The trend lately is to add “omics” to most of the research projects. Genomics, Proteomics, Metabolomics…there is no end. The latest trend seems to do “sexomics” studies. Meaning to study the differences in response to treatment, disease progression, etc, based on the sex of the animal model or the patients.
For years now, most of the studies took this variability into account, more or less formally or more or less obviously. In a recent publication, Allen et al. have studied the different effects in male and female mice for early postnatal exposure to ultrafine particulate matter air pollution.
They found out that male mice preferentially show persistent ventriculomegaly, neurochemical disruption and glial activation. Both male and female mice had alterations in cytokines and neurotransmitters, while ventriculomegaly was only observed in exposed male mice. As ventriculomegaly is a neuropathology that has been associated with poor neurodevelopmental outcome, autism and schizophrenia, this study may shed some light on similar outcomes in humans, for which more research is needed.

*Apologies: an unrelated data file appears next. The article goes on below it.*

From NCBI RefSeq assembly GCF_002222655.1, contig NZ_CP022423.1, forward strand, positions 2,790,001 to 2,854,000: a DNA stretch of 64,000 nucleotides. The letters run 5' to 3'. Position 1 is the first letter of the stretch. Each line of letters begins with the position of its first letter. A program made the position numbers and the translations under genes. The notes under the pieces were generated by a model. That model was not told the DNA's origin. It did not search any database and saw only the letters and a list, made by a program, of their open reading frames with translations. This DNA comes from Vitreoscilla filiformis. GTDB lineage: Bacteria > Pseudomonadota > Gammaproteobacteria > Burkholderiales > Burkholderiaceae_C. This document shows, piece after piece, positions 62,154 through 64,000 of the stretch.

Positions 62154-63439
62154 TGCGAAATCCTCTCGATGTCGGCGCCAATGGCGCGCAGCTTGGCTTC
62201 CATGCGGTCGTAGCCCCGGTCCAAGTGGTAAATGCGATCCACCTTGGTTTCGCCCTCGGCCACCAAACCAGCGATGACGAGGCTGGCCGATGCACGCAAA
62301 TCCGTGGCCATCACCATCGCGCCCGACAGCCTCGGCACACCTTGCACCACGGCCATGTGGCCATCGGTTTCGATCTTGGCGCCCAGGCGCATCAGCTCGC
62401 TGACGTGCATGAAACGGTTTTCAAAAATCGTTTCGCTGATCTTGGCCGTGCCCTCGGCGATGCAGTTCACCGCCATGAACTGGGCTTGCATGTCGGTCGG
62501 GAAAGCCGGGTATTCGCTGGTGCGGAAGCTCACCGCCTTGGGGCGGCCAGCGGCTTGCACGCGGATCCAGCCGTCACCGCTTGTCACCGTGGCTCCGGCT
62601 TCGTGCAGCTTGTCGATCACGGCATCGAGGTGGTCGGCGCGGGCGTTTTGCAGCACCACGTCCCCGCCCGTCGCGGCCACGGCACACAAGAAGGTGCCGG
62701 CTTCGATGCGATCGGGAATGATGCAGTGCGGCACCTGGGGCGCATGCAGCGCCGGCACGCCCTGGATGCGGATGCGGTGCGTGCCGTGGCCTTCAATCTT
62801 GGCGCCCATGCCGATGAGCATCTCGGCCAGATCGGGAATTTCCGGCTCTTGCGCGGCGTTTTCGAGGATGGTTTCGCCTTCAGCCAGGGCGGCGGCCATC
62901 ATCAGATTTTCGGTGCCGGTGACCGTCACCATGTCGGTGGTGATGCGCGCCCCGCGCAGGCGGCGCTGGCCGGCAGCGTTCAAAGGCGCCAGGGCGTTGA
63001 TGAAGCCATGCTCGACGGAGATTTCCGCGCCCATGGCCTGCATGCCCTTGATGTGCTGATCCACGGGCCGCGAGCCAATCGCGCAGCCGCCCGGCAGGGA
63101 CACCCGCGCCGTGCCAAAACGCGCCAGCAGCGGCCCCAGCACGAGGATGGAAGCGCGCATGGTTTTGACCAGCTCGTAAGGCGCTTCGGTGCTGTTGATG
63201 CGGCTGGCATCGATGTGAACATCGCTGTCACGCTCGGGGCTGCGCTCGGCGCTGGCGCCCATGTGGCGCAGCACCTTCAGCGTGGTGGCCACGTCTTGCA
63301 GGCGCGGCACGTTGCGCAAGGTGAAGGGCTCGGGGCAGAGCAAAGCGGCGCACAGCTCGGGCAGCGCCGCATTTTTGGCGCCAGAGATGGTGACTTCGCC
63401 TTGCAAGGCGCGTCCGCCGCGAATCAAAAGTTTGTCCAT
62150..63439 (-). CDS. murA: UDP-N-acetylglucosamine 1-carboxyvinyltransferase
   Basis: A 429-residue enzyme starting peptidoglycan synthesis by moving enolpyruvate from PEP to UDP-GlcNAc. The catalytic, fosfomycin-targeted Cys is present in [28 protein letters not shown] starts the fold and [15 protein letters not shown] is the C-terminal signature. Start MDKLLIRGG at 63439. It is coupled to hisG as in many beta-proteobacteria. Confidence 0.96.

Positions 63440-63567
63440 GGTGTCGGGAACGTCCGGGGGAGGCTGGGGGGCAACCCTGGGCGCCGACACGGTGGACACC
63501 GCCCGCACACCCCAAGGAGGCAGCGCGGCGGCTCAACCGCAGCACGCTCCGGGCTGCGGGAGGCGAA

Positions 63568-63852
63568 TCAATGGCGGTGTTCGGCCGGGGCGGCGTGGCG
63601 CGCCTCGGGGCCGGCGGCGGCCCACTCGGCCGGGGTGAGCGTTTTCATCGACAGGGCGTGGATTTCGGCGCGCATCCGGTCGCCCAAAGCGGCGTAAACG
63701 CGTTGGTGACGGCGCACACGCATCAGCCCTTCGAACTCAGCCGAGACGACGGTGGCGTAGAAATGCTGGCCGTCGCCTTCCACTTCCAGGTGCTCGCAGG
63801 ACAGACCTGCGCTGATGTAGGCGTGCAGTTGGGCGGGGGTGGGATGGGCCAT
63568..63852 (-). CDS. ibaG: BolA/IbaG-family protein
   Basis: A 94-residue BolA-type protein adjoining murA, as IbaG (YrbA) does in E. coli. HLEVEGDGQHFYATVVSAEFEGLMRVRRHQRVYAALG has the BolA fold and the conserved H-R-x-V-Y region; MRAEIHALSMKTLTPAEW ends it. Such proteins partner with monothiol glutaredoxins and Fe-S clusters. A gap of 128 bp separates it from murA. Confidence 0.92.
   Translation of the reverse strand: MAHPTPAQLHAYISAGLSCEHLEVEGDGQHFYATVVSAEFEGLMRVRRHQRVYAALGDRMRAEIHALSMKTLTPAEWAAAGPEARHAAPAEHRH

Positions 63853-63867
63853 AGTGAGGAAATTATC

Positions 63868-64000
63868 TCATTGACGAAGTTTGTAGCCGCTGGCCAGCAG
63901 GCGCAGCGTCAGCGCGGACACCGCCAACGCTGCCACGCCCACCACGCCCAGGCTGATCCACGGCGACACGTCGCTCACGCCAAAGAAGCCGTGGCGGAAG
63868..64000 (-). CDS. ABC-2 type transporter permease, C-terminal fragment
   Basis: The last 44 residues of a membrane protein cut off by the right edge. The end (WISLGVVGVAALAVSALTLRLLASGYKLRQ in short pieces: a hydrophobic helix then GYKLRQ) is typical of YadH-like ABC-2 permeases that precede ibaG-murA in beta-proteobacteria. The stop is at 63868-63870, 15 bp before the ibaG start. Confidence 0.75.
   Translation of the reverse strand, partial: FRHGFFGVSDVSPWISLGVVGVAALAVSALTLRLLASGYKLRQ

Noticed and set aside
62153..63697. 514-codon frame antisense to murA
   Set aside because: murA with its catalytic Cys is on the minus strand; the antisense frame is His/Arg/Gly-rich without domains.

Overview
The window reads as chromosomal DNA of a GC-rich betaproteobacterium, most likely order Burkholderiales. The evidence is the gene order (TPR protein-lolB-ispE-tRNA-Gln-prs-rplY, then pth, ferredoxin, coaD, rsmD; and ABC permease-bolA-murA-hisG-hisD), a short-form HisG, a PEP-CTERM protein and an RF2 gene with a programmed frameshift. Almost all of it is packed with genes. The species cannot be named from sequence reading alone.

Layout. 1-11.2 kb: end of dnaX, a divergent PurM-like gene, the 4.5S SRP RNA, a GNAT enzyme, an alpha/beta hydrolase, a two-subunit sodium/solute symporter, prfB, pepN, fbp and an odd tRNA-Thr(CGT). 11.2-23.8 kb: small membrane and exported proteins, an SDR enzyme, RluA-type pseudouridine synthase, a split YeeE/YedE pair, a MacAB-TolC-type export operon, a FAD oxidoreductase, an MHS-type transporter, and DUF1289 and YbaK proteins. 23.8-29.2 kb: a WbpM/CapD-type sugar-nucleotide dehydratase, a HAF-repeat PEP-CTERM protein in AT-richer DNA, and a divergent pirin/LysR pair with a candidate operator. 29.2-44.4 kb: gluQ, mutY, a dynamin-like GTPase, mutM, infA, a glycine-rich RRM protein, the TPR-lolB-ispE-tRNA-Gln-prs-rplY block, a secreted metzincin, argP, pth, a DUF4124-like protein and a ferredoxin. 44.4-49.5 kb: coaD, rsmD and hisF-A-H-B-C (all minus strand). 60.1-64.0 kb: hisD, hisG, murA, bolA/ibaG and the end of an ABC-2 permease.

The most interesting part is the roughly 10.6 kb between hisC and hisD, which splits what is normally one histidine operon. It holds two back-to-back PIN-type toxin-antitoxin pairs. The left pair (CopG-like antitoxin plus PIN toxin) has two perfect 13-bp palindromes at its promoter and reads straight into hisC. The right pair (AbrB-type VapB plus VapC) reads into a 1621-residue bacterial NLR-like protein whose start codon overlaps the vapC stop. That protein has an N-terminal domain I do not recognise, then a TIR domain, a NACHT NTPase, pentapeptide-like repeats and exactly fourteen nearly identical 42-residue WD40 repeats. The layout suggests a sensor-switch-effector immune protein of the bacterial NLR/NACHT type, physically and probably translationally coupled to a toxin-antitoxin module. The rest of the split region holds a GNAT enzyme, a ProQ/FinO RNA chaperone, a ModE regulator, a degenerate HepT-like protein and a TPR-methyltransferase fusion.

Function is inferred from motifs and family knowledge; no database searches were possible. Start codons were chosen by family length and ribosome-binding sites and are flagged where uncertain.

As this study involved the measuring of cytokines in tissue samples (striatum, hippocampus, olfactory bulb, midbrain, cortex and cerebellum), use of the Q-plex technology presented major advantages. As the Q-plex is based on optical detection and a solid support (vs bead-based, fluidic technologies with non-optical detection methods), use of viscous samples does not pose any significant problems, and any background effect that may lead to artifactual high results is immediately detected.
Stay tuned for all the new “omics” and how they can be used to discover new biomarkers!